When the weather is gloomy and cold, we instinctively reach for comfort foods to warm us from the inside out. Unfortunately, the things we crave, such as mashed potatoes or cheesy pastas, don’t do us much good – they’re often heavy in saturated fat, which is hard on the heart and waistline.
Make winter healthier by whipping up comforting meals that are rich in nutrients and low in fat. Here are a few ideas for quick and easy dinners that feature seasonal and local vegetables.
Nutrition notes: Squash’s creamy texture and subtly sweet flavour make it a perfect comfort food. What’s more, this veggie delivers a bounty of nutrients, including potassium and beta carotene – a phytonutrient your body converts into eye-protective and immune-boosting vitamin A. Squash also serves up fibre, which helps lower cholesterol.
How to make it: Sauté chopped onions and garlic in olive oil. Add your favourite herbs, brown rice (use leftovers if possible), diced bell peppers and tomatoes, some nuts, such as walnuts or pine nuts, and salt and pepper, says Nancy Guppy, a registered dietitian and chef instructor at Chapman’s Landing Cooking Studio in Nipissing, Ont. Pierce a few holes into an acorn squash, cut off the top, scoop out the seeds, then fill it with the rice mixture. Replace the top and bake at 400 degrees Fahrenheit for one hour or until squash is soft.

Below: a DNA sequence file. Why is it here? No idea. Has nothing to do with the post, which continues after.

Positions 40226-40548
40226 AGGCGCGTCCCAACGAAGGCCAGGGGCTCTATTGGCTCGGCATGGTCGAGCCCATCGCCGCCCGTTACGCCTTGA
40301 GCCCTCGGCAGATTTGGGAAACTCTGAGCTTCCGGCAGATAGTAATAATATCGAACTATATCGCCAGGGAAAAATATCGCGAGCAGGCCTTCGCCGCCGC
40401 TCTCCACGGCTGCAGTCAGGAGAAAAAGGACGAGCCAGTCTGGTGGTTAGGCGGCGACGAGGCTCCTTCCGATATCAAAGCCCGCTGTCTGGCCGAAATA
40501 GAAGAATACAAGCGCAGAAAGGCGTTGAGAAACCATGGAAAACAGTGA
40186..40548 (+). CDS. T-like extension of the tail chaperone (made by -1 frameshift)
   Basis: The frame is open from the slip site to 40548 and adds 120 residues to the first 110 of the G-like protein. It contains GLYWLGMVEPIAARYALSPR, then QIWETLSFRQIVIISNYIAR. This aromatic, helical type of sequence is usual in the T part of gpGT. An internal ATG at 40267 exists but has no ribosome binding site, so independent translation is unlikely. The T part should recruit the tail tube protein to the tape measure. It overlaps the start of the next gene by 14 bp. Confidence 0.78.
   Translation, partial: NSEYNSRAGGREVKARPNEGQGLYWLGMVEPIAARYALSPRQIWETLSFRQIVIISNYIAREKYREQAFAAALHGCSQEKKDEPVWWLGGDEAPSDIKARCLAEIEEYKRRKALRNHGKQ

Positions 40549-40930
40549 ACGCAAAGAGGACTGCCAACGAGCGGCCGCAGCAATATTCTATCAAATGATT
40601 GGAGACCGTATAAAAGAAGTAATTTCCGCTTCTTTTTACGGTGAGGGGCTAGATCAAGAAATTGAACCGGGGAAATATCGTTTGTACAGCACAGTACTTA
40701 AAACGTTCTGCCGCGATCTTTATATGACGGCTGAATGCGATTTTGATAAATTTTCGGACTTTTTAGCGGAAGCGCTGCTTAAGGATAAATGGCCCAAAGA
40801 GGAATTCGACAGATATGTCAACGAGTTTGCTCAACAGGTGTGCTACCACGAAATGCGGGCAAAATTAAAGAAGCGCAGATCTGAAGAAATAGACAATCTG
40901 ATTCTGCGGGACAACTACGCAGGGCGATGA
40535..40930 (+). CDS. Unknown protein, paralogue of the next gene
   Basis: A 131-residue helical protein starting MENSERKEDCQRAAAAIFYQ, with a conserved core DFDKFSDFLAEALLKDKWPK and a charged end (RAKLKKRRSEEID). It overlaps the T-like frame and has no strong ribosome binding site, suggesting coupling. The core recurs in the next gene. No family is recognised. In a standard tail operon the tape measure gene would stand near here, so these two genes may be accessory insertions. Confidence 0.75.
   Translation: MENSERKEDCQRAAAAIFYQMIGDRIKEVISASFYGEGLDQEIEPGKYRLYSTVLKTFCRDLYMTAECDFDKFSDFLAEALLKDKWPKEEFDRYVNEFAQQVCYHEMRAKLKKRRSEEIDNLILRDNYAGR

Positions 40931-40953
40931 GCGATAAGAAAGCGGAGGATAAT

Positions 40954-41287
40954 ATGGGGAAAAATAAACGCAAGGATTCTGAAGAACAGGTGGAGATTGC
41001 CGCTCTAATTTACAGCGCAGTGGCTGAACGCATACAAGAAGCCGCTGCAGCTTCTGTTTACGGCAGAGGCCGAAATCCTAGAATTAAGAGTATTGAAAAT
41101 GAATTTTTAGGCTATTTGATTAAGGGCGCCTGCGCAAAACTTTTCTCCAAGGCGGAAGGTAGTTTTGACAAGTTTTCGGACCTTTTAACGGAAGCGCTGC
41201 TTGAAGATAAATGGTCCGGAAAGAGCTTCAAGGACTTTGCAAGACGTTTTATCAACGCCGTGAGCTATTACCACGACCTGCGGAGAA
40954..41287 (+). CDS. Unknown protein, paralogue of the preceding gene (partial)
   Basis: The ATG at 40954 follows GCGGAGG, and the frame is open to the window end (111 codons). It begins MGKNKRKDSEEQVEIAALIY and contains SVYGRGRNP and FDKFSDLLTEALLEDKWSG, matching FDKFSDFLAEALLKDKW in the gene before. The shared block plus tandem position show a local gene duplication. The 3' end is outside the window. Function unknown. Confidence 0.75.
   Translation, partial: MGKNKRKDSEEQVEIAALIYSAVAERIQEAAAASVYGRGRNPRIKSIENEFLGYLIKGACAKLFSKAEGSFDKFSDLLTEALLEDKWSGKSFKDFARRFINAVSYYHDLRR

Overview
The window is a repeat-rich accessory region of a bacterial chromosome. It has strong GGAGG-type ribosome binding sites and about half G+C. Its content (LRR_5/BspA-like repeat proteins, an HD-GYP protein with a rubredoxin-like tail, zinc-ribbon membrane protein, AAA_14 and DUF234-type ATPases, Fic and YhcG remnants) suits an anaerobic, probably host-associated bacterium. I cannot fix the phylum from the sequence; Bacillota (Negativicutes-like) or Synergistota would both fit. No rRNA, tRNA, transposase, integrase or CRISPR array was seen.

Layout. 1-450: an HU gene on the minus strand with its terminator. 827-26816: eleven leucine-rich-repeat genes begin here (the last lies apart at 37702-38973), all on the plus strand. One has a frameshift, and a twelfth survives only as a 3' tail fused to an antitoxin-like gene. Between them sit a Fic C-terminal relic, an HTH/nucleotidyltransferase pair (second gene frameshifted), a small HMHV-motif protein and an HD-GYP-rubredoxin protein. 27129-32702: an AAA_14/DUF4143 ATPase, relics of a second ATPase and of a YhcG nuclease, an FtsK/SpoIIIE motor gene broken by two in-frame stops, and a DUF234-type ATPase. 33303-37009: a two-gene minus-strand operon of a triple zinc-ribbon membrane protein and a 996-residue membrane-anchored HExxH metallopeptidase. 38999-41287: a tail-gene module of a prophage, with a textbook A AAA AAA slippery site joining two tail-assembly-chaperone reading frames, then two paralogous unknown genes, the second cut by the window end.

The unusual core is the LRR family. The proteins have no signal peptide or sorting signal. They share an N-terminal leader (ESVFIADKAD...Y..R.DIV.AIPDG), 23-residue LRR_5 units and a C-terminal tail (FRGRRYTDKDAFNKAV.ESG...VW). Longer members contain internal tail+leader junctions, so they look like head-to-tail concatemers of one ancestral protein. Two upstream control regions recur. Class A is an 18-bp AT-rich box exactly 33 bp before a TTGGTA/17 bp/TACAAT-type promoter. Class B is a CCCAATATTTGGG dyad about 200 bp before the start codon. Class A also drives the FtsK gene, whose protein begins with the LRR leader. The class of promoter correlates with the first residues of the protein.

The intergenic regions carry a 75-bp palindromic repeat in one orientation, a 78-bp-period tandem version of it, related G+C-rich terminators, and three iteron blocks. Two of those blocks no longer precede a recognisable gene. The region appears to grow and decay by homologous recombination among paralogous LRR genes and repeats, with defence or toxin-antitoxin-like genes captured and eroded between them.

Nutrition notes: This hearty dark leafy green veggie is at its best during the chilly months. Loaded with nutrients, it strengthens your immune system so it can fight off germs, and it may help prevent diseases such as osteoporosis. “Kale has a lot of calcium and iron…and a cup of boiled kale provides 2/3 of our daily vitamin C and all of our vitamin A,” says Guppy.
How to make it: Soak raisins in balsamic vinegar. Remove the stems and chop kale into small pieces. Sauté chopped onions and garlic in a bit of olive oil. Add the kale, chopped red pepper and carrots and cubes of extra firm tofu or chicken breast. Cook until the vegetables are tender but not overdone. To finish, stir in the raisins and a splash of balsamic vinegar, says Guppy. Serve over a fast-cooking whole grain, such as millet.
Nutrition notes: Pumpkin is a versatile vegetable. It’s great in pies, soups and casseroles, and it’s delicious on its own as a side dish. However, what’s best about pumpkin is its nutritional profile. “It’s high in vitamin A, somewhat high in vitamin C (immune boosters) and offers a good deal of fibre,” says Guppy. “It also has many other nutrients like potassium, which helps lower blood pressure.”
How to make it: Simply follow this recipe by Nancy Guppy, RD. Makes 6 servings.
*To easily cube a pumpkin, use a sharp knife to pierce five or more holes into the flesh. Put it in the microwave on HIGH for 5 minutes – more if the pumpkin is large. This softens the pumpkin. Remove the seeds. Cut into larger pieces and remove the outer peel. Dice into cubes.
Aileen Brabazon is a freelance writer based in Toronto who's work has appeared in glow, Hello! Canada, Viva, Oxygen, Rouge and on homemakers.com. Her favourite things to write about are nutrition, alternative health and green living, which isn't a surprise considering she's also a certified holistic nutritionist. Between writing, helping clients improve their diets and wellbeing and teaching children with autism, Aileen loves to cook organic foods, hike in nature, volunteer at Evergreen Brick Works farmers' market, unwind with yoga and meditation and dance to Stevie Wonder and Al Green. You can reach Aileen at firstname.lastname@example.org.